SALAMANCA — The fact that the Salamanca City Central School District completed its third annual summer STEAM Camp amidst the COVID-19 pandemic is a tribute to the value of teacher innovation and community relationships.
Every year, the district proudly offers a variety of summer programs that provide science, technology, engineering, art and math (STEAM) enrichment to prevent summer learning loss.
“One of the goals of STEAM Camp is to help bridge the gap that exists between school and summer break,” said STEAM Coordinator Aaron Straus. “These hands-on activities allow them to get immersed in a variety of different science and technology experiences that will prepare them for the academic school year.”
The STEAM Camp program was started in 2017 when Salamanca teachers saw a need to connect the disciplines in a non-traditional school setting.
“Teachers of all different subjects got together in a room with post-it notes after school, not sure where this journey would take us,” Straus said. “We put all our ideas on the board and from there, the vision for STEAM Camp was born.”
In past years, campers completed thematic activities such as examining Allegheny River water samples with microscopes, programming robots and building remote control cars for competition. This year, due to COVID-19 closures and safety regulations for school, the district had to think outside the box to deliver the same level of quality programming.
“River kayaking and ecology hikes have been a cornerstone of our STEAM Adventure Camp since its inception,” said Gene Jankowski, high school science teacher. “Just like in previous years, we brought the American Canoe Association to facilitate our third annual staff training on kayak safety in preparation for camp. However, we were not comfortable bringing student groups on the river due to the new safety regulations passed down to us in July from Albany.”
With four weeks to go until camps were scheduled to start, Salamanca schools were determined to offer summer programming for their students and looked to distance learning alternatives that could replicate the experience from home.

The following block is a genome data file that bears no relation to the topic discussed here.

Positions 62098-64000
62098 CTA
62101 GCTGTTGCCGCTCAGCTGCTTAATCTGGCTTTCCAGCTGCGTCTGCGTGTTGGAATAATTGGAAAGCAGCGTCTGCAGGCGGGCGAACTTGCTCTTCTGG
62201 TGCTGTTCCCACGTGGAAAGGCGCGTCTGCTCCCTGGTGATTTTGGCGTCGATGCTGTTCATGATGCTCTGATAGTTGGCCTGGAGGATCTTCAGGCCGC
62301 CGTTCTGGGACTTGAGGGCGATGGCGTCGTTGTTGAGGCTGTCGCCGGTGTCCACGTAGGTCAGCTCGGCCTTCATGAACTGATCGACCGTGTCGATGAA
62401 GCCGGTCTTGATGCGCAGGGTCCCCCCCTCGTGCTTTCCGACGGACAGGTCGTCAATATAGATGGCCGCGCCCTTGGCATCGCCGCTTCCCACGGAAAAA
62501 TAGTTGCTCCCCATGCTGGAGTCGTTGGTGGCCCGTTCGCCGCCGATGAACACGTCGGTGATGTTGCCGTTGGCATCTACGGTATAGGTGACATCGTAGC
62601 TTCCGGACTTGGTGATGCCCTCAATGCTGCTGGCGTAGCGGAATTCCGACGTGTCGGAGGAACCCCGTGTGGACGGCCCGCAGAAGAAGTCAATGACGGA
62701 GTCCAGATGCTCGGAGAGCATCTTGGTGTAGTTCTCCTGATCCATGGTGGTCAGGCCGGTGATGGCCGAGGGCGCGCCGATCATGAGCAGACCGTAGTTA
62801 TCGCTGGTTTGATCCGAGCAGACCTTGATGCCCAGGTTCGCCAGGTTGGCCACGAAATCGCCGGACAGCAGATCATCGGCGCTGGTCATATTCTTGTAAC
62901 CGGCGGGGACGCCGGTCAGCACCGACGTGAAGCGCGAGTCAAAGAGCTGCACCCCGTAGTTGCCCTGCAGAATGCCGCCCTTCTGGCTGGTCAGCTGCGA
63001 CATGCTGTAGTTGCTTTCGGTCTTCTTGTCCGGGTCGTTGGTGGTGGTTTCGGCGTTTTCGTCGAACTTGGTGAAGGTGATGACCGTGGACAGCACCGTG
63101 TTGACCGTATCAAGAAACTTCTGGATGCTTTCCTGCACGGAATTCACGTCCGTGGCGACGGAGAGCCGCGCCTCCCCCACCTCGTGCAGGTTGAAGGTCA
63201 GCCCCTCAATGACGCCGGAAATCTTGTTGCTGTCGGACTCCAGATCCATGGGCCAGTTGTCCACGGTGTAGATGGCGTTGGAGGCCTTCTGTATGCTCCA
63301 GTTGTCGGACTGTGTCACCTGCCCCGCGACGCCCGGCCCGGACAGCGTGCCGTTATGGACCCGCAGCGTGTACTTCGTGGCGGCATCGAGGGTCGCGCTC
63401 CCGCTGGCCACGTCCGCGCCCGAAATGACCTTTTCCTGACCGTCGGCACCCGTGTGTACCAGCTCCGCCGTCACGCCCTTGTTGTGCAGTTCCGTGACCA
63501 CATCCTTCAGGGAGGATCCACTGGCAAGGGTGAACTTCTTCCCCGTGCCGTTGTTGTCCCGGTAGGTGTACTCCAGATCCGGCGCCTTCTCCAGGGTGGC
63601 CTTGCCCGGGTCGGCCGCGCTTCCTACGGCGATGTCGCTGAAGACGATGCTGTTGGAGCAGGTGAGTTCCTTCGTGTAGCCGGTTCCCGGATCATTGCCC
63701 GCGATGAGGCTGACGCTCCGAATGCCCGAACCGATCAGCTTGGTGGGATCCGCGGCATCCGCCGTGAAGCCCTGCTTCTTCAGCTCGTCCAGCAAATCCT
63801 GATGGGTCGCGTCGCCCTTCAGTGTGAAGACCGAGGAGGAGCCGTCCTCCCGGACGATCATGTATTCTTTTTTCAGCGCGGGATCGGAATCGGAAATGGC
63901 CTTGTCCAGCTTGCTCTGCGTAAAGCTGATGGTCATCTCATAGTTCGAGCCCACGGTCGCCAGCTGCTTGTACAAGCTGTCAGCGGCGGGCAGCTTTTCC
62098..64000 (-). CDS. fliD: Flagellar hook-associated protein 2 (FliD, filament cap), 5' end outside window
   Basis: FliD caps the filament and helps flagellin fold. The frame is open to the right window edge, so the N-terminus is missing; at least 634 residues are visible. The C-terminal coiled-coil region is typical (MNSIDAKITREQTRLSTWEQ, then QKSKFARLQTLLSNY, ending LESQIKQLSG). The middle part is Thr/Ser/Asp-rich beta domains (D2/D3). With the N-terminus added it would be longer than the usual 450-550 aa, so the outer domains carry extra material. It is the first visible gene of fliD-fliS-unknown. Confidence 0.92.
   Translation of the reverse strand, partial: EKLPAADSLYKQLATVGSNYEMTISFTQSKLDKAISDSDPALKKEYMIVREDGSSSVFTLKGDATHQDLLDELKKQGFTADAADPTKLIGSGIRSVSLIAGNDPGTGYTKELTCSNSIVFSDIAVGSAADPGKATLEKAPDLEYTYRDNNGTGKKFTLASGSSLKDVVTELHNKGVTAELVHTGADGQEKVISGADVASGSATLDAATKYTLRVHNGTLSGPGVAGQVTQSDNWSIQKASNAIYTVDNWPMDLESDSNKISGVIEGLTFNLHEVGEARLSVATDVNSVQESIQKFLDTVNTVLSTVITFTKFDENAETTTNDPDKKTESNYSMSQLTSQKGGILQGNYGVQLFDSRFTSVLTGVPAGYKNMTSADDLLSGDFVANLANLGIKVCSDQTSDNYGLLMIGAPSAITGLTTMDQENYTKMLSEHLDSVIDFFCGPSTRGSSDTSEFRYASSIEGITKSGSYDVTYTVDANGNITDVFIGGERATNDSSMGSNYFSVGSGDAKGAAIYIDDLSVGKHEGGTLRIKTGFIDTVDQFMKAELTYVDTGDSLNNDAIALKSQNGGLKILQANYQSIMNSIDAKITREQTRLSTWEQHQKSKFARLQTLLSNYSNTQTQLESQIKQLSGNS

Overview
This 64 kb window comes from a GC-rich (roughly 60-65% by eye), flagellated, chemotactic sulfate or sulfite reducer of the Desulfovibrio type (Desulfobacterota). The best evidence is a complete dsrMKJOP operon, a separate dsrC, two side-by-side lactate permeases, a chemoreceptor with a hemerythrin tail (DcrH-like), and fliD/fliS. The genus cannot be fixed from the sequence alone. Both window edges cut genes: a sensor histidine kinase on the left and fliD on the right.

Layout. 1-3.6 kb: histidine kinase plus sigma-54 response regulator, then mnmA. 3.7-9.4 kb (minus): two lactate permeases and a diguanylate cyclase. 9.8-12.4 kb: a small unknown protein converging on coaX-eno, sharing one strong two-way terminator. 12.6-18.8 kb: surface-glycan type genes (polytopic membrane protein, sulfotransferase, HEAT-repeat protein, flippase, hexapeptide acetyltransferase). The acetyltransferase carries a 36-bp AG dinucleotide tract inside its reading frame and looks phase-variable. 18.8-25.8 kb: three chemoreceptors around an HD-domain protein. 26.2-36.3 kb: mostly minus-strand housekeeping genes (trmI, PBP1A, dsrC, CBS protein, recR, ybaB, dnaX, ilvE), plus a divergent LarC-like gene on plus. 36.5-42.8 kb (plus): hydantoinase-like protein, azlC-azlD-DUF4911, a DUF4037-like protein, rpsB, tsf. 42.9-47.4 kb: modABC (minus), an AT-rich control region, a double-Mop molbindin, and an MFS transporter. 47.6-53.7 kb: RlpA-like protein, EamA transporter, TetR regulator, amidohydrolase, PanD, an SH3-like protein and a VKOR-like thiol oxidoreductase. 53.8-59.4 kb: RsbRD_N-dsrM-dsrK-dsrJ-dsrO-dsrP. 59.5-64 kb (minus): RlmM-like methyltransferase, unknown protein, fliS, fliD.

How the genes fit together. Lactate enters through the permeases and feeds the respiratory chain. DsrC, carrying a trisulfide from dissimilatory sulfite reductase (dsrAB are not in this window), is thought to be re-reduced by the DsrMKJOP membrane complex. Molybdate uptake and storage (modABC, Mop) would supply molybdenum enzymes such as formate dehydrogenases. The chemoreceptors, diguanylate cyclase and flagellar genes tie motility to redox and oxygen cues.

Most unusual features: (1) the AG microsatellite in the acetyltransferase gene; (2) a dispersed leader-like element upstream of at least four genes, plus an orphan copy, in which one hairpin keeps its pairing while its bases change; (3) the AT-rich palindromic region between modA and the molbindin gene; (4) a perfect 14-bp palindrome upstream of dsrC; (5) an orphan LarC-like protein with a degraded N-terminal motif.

“Our team researched virtual trips, simulators and other solutions as possible replacements for the in-person experiences,” said Straus, who also holds a degree in Virtual Instruction. “Options like these are great for skill-based distance training such as high school labs, but none of the current solutions could capture the magic of actually getting on the river or soldering a physical part on a robot that students built and programmed for competition.”
Then it occurred to the STEAM Camp planning team, why not ship the camp to students?
“The National Inventors Hall of Fame museum is a not-for-profit organization that also ships STEM activities directly to students’ homes,” Straus said. “I thought, ‘STEAM kits shipped directly to the students’ homes? That is exactly what we need.’”
Salamanca staff sent consumable “kit” packages directly to the campers’ homes filled with exciting materials such as robots, heliballs and rockets. Meanwhile, STEAM Camp teachers facilitated camp instruction over Zoom.
Through the STEAM Camp, “Invention Champions,” Seneca Intermediate campers discovered the great inventors behind their favorite sports.
“They traded inventor playing cards, created and played high-energy hover-ball games and designed and built the ultimate sports complex,” said sixth-grade science teacher Annie Kostrzewski.
In the Design Thinking STEAM Camp, campers learned the value of their creativity as they brought their biggest ideas to life.
“To become successful entrepreneurs, new business leaders compose sketches, build prototypes and design logos,” said special education teacher Tammy Levine. “Our STEAM Camp explored how to market a product while protecting intellectual property.”
Meanwhile, in STEAM Rescue Squad, students learned about the Earth’s ecosystems.
“These were inspiring activities where students explored energy conservation, eliminating pollution and helping wildlife in habitats across the country,” said Spanish teacher, Nadia Kohler.
Not all the distance learning camps were created in partnership with the National Inventors Hall of Fame. Inspired by the cross-curricular foundation of STEAM Camp’s past, Seneca Intermediate teachers Amy Witman and Brook Skiba developed a distance-learning music and art camp.
Students used kit supplies delivered to their homes to build and paint their custom ukuleles while they learned basic notes and created an original song.
“With its relative ease of playing and availability at low-cost, ukuleles are a great way to learn basic music theory,” Skiba said.
According to Computer Science teacher Dr. Graham Hayes, the capstone of the camp was Flight Lab, where children explored the principles of flight with the assistance of robots.
“The campers’ imaginations soared as they constructed paper planes, gliders and hand-copters. They also had great fun, purposely taking apart one of the two robots they were provided.”
“Some of my favorite highlights were getting to facilitate hands-on flight experiments with students and getting to see how excited they were to be learning,” Kostrzewski said. “Many of them told me how they want to come here next year, which showed me how enthusiastic they were for the STEAM Camp and just for learning in general.”